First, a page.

Mario takes to the mound his new baseball game is shaping up to be a home run.
Nintendo has brought Mario out in force at the 2005 E3 Expo. Mario Baseball is just one of a slew of Mario titles on the show floor.
The game starts with players picking a team captain. For the E3 demo, the rest of the team is chosen randomly. The game mostly focuses on batting and pitching, though fielding is also incorporated. Pitching is simple enough. Pressing or holding the A button pitches the ball (the pitch is charged up if the button is held). Releasing the button at just the right time will give you a “NICE!" pitch, which will be harder to hit. Holding down on the analog stick while pitching will cause the team captain to throw a change-up instead of a regular pitch.
Batting, while equally simple, is more difficult. Learning the correct time to swing is tricky, and I went through my first whole game with almost no hits. Hitting a pitch and getting a “NICE!" is particularly challenging. The maneuver is highly dependant on when the pitcher starts his or her wind-up, and starting a swing too early or late will ruin your chances of getting the perfect hit.
Once the ball is in the air, it’s a mad dash to first base. For fielding, a circle is displayed on the ground indicating where the ball is going to land. Getting a character to this spot in time is sometimes a challenge and sometimes incredibly easy, depending on where exactly the ball is headed. The game feels unbalanced, as a ball headed to a remote area of the outfield often opens up the chance for two or even three runners to score. The speed of the fielders could use a boost to correct this. There’s also an option to steal bases and check runners.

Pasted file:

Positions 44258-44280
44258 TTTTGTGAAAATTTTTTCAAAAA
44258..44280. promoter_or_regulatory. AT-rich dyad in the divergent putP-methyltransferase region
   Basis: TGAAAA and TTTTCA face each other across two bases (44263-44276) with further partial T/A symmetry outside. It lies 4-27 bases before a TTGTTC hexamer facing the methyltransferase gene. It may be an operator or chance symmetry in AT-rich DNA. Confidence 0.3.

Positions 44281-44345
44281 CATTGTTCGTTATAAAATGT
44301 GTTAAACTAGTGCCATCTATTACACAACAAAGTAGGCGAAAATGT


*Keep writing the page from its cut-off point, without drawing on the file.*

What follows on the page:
The game is a lot of fun, though slightly hard to learn. Multi-player feels more balanced than the single player, but this is most likely because everyone playing the game is new to it, where as the computer knows what its doing. The super-moves (pitches and swings) are tons of fun and do all sorts of wacky things. For example, Baby Bowser throws a Bullet Bill pitch that is nearly impossible to hit and Yoshi’s egg pitch bounces in and out of the strike zone. Power-swings can go flying, but they are not as impossible to catch as the power-pitches are to hit.
One of the big standout features of Mario Baseball is the personality the game has. Every single character is unique. Many of them have special bats and all of them behave in a very zany, cartoon-like manner. Dry-Bones shuffles out to the plate like a zombie, and koopa zooms in tucked inside his shell. These types of actions are littered all over the game and really bring it to life. Expect Mario Baseball to be a ton of fun when it is released later this year.